The impact of loss to follow-up on hypothesis tests of the treatment effect for several statistical methods in substance abuse clinical trials

Sarra L. Hedden, Robert F. Woolson, Rickey E. Carter, Yuko Palesch, Himanshu P. Upadhyaya, Robert J. Malcolm

Research output: Contribution to journalArticle

17 Scopus citations

Abstract

"Loss to follow-up" can be substantial in substance abuse clinical trials. When extensive losses to follow-up occur, one must cautiously analyze and interpret the findings of a research study. Aims of this project were to introduce the types of missing data mechanisms and describe several methods for analyzing data with loss to follow-up. Furthermore, a simulation study compared Type I error and power of several methods when missing data amount and mechanism varies. Methods compared were the following: Last observation carried forward (LOCF), multiple imputation (MI), modified stratified summary statistics (SSS), and mixed effects models. Results demonstrated nominal Type I error for all methods; power was high for all methods except LOCF. Mixed effect model, modified SSS, and MI are generally recommended for use; however, many methods require that the data are missing at random or missing completely at random (i.e., "ignorable"). If the missing data are presumed to be nonignorable, a sensitivity analysis is recommended.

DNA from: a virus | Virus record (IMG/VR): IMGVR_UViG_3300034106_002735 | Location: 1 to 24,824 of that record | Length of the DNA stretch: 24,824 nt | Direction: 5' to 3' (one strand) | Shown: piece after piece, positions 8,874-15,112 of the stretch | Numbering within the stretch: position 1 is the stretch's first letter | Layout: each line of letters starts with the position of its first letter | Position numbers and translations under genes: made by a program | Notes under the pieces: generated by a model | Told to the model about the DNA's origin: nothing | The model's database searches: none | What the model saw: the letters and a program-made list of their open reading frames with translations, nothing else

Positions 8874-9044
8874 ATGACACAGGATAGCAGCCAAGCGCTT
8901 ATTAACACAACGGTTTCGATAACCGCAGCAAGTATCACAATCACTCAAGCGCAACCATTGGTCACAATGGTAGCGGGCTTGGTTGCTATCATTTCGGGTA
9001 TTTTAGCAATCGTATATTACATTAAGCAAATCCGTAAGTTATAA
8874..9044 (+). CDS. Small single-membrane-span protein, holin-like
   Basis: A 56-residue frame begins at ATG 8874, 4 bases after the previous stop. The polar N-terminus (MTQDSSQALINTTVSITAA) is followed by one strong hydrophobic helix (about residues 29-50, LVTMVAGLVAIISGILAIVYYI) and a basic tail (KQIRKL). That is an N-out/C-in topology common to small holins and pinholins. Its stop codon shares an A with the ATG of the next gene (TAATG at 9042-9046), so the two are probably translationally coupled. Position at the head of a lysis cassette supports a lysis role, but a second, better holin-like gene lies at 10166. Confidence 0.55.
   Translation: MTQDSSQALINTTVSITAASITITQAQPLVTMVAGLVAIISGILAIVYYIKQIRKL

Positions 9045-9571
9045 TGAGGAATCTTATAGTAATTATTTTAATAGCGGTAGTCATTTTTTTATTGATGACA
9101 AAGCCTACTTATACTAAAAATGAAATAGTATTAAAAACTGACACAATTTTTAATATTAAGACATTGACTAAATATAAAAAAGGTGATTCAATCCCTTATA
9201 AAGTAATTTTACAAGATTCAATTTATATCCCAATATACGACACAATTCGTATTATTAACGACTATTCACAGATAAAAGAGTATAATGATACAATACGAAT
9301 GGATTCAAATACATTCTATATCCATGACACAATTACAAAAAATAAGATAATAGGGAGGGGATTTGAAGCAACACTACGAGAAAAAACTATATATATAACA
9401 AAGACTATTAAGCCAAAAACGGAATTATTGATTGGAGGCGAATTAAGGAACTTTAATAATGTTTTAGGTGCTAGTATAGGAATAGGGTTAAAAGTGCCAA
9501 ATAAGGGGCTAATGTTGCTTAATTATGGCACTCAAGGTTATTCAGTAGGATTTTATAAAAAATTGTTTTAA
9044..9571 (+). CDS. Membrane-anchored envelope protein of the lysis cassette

Original languageEnglish (US)
Pages (from-to)54-63
Number of pages10
JournalJournal of Substance Abuse Treatment
Volume37
Issue number1
DOIs
StatePublished - Jul 1 2009

Keywords

  • Hypothesis tests
  • Longitudinal data
  • Loss to follow-up
  • Substance abuse clinical trial
  • Treatment effect

ASJC Scopus subject areas

  • Phychiatric Mental Health
  • Medicine (miscellaneous)
  • Clinical Psychology
  • Psychiatry and Mental health

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